Skip to Main Content

Advertisement

Skip Nav Destination

Knowing Nothing Has Meant Everything

November 30, 2023

December 2023

Aaron Gerds, MD

Aaron Gerds, MD, is the deputy director for clinical research at Cleveland Clinic Taussig Cancer Institute and associate professor at Cleveland Clinic Lerner College of Medicine of Case Western Reserve University.

 

 

It’s hard to believe another zodiac has gone around and we are at the American Society of Hematology (ASH) annual meeting once again. Amid all the hustle and bustle, it is a great time to reflect. And as an MPN (myeloproliferative neoplasms) doc is prone to do, I’ve been thinking about Janus, the Roman god of doors, gates, and transitions, who looks both forward and backward. Take groundbreaking science, mix it with a community of colleagues, add some beautiful southern California weather, a couple of tacos, and BAM! I am fully invigorated to charge headlong into the next year. Looking back is a quieter exercise for me, as an internal swell builds as I listen to presentations, look at posters, and consider how far we have come during our latest trip around the sun.

Coinciding with my annual reflection, I was graciously invited by ASH News Daily to participate in their 10 questions section. One question got me thinking. “When starting my career, I wish I had known … BLANK.” Jokingly, I led with, “The Texas Rangers will win the 2023 World Series so I can make some carefully placed investments at the sportsbook.” Of course, this would be in violation of some rules of time travel – right, Biff? Stalling with this silliness allowed for more thought. Then I got to a real answer: nothing.

The concept of traveling back through time is an interesting one. Contrary to what the Back to the Future movies would have us think, Stephen Hawking believed that traveling back in time isn’t possible. He developed tongue-in-cheek evidence to support his point of view. On June 28, 2009, he held a party, but nobody showed up. It was a party for time travelers, so he sent invitations to the prospective (or retrospective) partygoers after the event, providing the exact coordinates in space and time. He did this with the hope that the invitations would last long enough for the development of time machines, thereby allowing attendees to go back in time to attend. Because no one showed up, he concluded that time travel is not possible. Of course, there are alternative explanations, such as that the invitations did not last long enough or simply that the future guests did not like the look of the party and decided not to attend. Until Marty McFly appears, this may be the best prospective evidence we have regarding time travel.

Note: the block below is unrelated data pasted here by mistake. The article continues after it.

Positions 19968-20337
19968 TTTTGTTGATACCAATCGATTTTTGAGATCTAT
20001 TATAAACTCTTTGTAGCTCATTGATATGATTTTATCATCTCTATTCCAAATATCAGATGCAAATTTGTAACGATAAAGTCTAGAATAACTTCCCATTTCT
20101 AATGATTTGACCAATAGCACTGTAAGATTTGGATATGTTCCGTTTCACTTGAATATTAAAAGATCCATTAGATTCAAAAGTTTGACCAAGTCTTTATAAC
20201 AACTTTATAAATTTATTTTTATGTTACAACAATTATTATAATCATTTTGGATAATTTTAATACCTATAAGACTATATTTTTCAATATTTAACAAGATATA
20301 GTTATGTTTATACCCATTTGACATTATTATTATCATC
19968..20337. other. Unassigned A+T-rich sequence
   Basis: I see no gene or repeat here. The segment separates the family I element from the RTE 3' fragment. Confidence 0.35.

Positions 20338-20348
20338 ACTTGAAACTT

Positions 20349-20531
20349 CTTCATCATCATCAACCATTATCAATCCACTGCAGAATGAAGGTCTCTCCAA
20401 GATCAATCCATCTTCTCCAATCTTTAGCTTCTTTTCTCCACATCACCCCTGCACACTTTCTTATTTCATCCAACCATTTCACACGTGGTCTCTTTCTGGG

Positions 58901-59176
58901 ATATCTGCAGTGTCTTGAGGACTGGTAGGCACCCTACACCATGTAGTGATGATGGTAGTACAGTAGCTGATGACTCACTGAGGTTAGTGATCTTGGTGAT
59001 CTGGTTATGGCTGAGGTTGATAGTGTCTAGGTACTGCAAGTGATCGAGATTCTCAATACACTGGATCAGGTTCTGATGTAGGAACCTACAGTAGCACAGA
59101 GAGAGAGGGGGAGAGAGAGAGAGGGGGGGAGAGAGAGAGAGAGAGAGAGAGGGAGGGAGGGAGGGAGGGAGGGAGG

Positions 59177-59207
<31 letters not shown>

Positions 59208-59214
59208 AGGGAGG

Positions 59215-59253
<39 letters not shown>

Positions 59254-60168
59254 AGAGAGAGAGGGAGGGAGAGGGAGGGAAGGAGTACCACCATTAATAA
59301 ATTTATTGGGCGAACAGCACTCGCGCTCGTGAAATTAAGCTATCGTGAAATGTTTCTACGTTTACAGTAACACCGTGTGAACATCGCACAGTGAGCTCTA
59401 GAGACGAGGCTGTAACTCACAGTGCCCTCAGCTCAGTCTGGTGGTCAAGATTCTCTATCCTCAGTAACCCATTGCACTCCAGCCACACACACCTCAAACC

Maybe our inability to travel back in time is a good thing, as it may be better not to know the future. Like a good health care employee, I got my vaccines in October ahead of respiratory viral season. I know some like to watch, but after the nurse unsheathed the needle, I looked away so I couldn’t tell the exact timing of the stick. In this way, the reduction in pain is commensurate with reduction in anticipation. The GI Joe cartoons of my youth claimed that knowing is half the battle, which is true! To really make a difference, the bad event would not only need to be foreknown, but there would need to be an ability to avoid it, or at least lessen the consequences. Even when anticipated, some things are unavoidable. Like a vaccine injection, if I had knowledge of every bad thing that was going to happen in my career, the anticipation of those events would be paralyzing.

A lot has been written about resilience in the past few years. Resilience is not only an important tool for emotional and mental well-being, but it can also be a great teacher. Knowing and then avoiding may lessen the opportunity to grow. If we don’t get knocked down, how will we get back up again? In my experience, a lesson learned the hard way tends to stick with me the most.

The statement “I wish I had known” also carries an undertone of regret. Regret, a counter to resilience, can be dangerous when it hangs around and stymies forward movement. Dwelling on missed opportunities and past mistakes can trap you in a cycle of self-doubt and second-guessing. Without a time machine, the past cannot be changed, and it is important to muster the courage to seize the opportunities in front of us, unburdened by the weight of what may happen. We must live in the here and now, appreciating the journey rather than fixating on the wrong turns and wishing we had known.

So, what do I wish I knew when starting my career? Nothing! Not knowing anything good or bad has allowed me to be uninhibited and get to where I am today. However, the one thing I did know was that a career in hematology would be rich: rich with learning, rich with friends and colleagues, and most importantly, richer by being able to care for patients with blood diseases.

Aaron Gerds, MD
Editor-in-Chief


The content of the Editor’s Corner is the opinion of the author and does not represent the official position of the American Society of Hematology unless so stated.

Have a comment about this editorial? Let us know what you think; we welcome your feedback. Email the editor your response, along with your full name and professional affiliation if you’d like us to consider publishing it, at ACNEditor@hematology.org.

 

Advertisement

Connect with us:

CURRENT ISSUE
February 2024

Advertisement

Close Modal

or Create an Account

Close Modal
Close Modal

Advertisement